Kimberly Hershenson, 35


Hershenson, who passed her barre and bar exams, left behind careers in ballet and the law to enter a helping profession.

She’s now a psychotherapist, specializing in treating people with depression, substance abuse problems and eating disorders.

At first a ballerina who trained with the Joffrey Ballet, then an entertainment lawyer who licensed music for use in movies and television, she did some pro bono work for people dealing with substance abuse and decided she “really liked helping people.”

“This is what I’m meant to be doing,” she said.

A licensed social worker in New York State and New Jersey, she took advanced training at Columbia University and the New York-based Institute for the Family. (At Columbia she did research on a form of music therapy she has pioneered, encouraging patients to express their personalities through their choice of music.)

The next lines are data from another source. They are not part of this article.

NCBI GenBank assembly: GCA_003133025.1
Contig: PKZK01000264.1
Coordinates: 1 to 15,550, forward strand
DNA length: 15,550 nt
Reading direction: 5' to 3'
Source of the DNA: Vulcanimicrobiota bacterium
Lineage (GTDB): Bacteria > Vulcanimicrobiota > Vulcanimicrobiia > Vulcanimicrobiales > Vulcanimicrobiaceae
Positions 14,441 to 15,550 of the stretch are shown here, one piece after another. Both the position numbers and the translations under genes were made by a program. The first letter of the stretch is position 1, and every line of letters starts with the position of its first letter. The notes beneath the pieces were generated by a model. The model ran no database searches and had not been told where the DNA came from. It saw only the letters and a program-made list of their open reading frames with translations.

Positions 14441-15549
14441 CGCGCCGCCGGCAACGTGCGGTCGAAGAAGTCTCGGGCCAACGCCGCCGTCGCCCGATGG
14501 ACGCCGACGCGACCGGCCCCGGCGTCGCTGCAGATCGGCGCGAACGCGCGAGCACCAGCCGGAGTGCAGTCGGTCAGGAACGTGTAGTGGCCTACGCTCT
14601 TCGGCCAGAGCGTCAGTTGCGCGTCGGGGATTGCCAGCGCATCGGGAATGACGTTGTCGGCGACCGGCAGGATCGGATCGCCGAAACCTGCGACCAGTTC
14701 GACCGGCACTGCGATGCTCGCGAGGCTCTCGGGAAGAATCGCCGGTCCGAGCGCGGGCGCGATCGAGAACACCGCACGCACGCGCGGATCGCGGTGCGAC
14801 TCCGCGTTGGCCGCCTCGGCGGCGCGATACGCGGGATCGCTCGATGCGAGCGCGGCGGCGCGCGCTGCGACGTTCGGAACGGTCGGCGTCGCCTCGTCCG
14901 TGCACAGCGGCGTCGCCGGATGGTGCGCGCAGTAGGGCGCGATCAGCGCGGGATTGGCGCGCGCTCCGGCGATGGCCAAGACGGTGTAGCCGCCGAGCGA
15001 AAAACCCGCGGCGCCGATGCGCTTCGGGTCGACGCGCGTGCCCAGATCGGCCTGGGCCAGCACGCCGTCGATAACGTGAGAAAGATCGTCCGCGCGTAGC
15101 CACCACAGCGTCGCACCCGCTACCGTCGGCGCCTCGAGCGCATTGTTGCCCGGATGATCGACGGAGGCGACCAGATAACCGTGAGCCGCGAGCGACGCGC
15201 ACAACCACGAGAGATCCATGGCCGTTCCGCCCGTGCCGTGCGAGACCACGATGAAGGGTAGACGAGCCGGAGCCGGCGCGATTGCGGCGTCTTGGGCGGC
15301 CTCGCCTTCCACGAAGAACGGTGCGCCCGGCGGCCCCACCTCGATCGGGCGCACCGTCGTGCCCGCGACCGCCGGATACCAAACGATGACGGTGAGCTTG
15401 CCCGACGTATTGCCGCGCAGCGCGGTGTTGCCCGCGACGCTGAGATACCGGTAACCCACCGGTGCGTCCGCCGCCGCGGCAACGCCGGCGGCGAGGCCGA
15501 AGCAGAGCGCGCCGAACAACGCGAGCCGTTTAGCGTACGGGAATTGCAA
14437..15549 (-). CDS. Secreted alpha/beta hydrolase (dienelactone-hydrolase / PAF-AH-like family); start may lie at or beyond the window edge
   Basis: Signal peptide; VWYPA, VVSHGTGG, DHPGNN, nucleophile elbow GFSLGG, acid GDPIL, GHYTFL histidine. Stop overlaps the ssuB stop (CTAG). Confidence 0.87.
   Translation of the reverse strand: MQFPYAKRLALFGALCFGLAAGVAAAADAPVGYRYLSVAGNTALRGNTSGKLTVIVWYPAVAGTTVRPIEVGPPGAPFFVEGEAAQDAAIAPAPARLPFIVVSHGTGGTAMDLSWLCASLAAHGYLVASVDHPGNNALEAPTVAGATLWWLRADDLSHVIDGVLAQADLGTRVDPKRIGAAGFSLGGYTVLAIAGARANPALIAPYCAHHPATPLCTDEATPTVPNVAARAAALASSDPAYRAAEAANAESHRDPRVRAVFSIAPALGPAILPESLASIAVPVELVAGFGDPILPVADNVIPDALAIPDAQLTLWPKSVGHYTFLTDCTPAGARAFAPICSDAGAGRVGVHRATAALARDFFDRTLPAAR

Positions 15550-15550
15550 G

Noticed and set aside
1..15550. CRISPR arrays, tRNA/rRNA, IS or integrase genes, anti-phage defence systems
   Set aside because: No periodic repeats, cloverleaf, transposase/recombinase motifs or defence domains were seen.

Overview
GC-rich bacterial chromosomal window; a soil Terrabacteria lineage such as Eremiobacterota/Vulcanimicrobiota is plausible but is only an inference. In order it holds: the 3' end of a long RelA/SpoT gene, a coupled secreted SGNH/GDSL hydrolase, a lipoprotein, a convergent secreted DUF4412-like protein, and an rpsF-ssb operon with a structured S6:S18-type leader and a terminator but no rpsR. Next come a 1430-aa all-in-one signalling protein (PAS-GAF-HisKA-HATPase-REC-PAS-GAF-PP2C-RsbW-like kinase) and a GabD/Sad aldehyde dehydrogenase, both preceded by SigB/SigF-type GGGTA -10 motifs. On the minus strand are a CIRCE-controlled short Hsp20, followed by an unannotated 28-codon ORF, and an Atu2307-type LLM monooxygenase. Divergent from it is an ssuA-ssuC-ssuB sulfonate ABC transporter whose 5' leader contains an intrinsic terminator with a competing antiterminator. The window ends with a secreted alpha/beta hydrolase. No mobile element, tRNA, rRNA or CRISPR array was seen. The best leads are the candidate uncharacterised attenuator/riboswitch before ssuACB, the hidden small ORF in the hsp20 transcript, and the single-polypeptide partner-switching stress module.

Orthodox, a native of Yonkers and resident of the Upper West Side, she is an active participant in activities of the outreach-oriented Manhattan Jewish Experience, and a volunteer fundraiser for the Nechama Comfort organization, which assists families dealing with miscarriage, stillborn babies or infant loss. She counts several members of the Modern Orthodox community among her clients.

“I’m happily married. I have a career I love,” she said. “I came out the other side.”

She also gives her time to several eating disorder organizations, and to Project Heal, which raises money for people with eating disorders who cannot afford to pay for treatment.

For her own sake, she does yoga and meditation and journaling.

Without offering details beyond the “pressure” that a professional ballerina experiences, Hershenson said she earlier in her life faced many of the issues that challenge her clients. “I’m happily married. I have a career I love,” she said. “I came out the other side.”

Game show glory: Hershenson competed on the syndicated “Who Wants to Be a Millionaire” TV program, hosted by Meredith Viera, in 2006. “I did very well,” she said, declining to state how much she won. Stumped by a question about Barbara Walters’ interviews, she fell short of the million-dollar mark. “I didn’t have a clue” about the correct answer, she said. “I took the money and walked.”